Rats, Beasts, and Jesus
A few weeks ago, I fired up the grill for the first time this year. As I wheeled the grill from its winter hiding place along the fence line, a rat screeched and sprinted frantically across my backyard. My black lab, Zoe, sprang into action and chased down the rat, killing it just before it made it to freedom. Zoe is not so young anymore herself, and she, too, will die in the next few years. Suffering and death are just part of this life. My mom has cancer. And our church just held two funerals in three days. Both in nature and in humanity, death is all around us and it often seems unfair. In today’s text, we see that Solomon wrestled with some of the same things we do every day.
- Think about a specific time in your life that felt unfair. How did God use that to point you to him?
Read the Word
Ecclesiastes 3:16-22 (ESV)
16 Moreover, I saw under the sun that in the place of justice, even there was wickedness, and in the place of righteousness, even there was wickedness. 17 I said in my heart, God will judge the righteous and the wicked, for there is a time for every matter and for every work. 18 I said in my heart with regard to the children of man that God is testing them that they may see that they themselves are but beasts. 19 For what happens to the children of man and what happens to the beasts is the same; as one dies, so dies the other. They all have the same breath, and man has no advantage over the beasts, for all is vanity. 20 All go to one place. All are from the dust, and to dust all return. 21 Who knows whether the spirit of man goes upward, and the spirit of the beast goes down into the earth? 22 So I saw that there is nothing better than that a man should rejoice in his work, for that is his lot. Who can bring him to see what will be after him?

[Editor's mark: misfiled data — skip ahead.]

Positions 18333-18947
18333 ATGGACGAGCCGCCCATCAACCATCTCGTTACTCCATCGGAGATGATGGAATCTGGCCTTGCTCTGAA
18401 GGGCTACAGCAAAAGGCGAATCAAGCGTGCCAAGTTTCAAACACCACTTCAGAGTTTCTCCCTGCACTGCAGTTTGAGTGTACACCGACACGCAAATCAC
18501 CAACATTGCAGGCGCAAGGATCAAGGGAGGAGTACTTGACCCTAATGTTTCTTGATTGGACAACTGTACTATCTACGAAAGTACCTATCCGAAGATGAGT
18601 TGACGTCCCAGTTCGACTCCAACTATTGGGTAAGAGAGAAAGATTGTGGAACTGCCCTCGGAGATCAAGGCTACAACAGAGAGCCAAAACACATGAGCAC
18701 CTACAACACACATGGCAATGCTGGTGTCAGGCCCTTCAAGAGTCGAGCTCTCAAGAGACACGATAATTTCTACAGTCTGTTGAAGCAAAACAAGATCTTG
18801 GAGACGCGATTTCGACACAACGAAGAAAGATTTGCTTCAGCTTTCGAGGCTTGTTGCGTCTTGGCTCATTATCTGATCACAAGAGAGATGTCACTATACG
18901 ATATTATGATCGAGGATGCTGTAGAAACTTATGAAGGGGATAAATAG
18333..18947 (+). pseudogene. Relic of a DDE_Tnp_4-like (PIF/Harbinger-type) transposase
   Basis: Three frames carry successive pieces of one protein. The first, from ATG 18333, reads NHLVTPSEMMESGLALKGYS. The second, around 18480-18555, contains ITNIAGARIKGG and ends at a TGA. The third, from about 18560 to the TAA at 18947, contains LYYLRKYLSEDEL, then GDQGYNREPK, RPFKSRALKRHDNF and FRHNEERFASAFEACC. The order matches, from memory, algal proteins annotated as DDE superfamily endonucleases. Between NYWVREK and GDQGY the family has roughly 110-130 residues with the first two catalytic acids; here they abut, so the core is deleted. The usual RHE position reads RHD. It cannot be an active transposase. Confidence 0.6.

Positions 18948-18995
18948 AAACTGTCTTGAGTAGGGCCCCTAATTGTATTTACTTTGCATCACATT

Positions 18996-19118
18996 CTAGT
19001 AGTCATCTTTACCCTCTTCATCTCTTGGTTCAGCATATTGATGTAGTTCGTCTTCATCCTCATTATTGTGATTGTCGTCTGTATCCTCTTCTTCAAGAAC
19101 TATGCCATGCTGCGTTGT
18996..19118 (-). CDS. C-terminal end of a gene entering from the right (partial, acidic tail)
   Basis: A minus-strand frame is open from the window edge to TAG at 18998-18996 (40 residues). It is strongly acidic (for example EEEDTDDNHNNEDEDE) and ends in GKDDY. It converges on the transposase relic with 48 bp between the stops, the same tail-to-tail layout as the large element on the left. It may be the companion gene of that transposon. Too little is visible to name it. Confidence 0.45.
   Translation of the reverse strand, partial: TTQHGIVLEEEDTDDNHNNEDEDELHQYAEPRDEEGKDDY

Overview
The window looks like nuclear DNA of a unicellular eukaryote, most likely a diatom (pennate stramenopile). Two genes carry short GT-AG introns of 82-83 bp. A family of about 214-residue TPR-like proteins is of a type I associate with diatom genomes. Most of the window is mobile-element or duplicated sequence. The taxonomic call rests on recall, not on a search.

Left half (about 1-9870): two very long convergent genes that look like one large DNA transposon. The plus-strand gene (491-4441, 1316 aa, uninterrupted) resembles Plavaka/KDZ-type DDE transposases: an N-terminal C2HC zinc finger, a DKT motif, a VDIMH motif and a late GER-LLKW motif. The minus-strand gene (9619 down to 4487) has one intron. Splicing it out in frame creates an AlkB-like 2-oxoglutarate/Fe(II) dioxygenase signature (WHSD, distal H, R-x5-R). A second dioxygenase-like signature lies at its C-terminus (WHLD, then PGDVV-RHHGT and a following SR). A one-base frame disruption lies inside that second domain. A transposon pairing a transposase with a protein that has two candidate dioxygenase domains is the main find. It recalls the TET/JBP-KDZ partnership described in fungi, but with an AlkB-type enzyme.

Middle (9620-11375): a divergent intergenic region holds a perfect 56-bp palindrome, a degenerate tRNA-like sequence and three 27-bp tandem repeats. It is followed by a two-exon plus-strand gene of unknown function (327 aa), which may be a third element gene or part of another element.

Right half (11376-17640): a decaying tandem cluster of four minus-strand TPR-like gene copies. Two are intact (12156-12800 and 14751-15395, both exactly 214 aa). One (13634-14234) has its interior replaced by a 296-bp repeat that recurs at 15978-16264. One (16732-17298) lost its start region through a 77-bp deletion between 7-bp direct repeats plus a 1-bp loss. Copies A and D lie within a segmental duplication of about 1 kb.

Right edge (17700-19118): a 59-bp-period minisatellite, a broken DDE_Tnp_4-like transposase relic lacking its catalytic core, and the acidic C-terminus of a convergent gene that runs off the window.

- In what two places did Solomon find wickedness in verse 16? How did he then move so quickly to trusting in God in verse 17? What is your go-to response when you encounter sin and injustice?
- Reread verse 18. We are often guilty of wanting justice for others but mercy for ourselves. To what level are you aware of the ways in which you’re currently struggling to obey God?
- Only humans are made in the image of God, which makes us distinct from animals. In what ways are humans and animals the same? What is the inevitable end of both humans and animals? (vss. 19-20)
- Solomon expressed similar confusion and exasperation at the prospect of death, especially after a life that often seemed unfair (vss. 21-22). How do his questions ultimately point us to our need for Jesus? Think specifically about the last question in verse 22.
Respond to God
It is easy to echo Solomon’s frustration in his search for justice. Yet, I wonder if we are quick to look at our own lives as a source of that injustice? When Solomon called us beasts (vs. 18), he was faithfully pointing out sin, our sin, as the ultimate cause of injustice.
Since death will one day come to us all, we need to allow the confusion and hurt of this life to point us to the Savior who secures a home for us with him forever in the next life. “Who can bring him to see what will be after him?” Only Jesus can!
- Thank God for sending Jesus to save us from injustice, sin, confusion, and death.
- Ask God to help you remember the temporary nature of this world and to live on mission accordingly.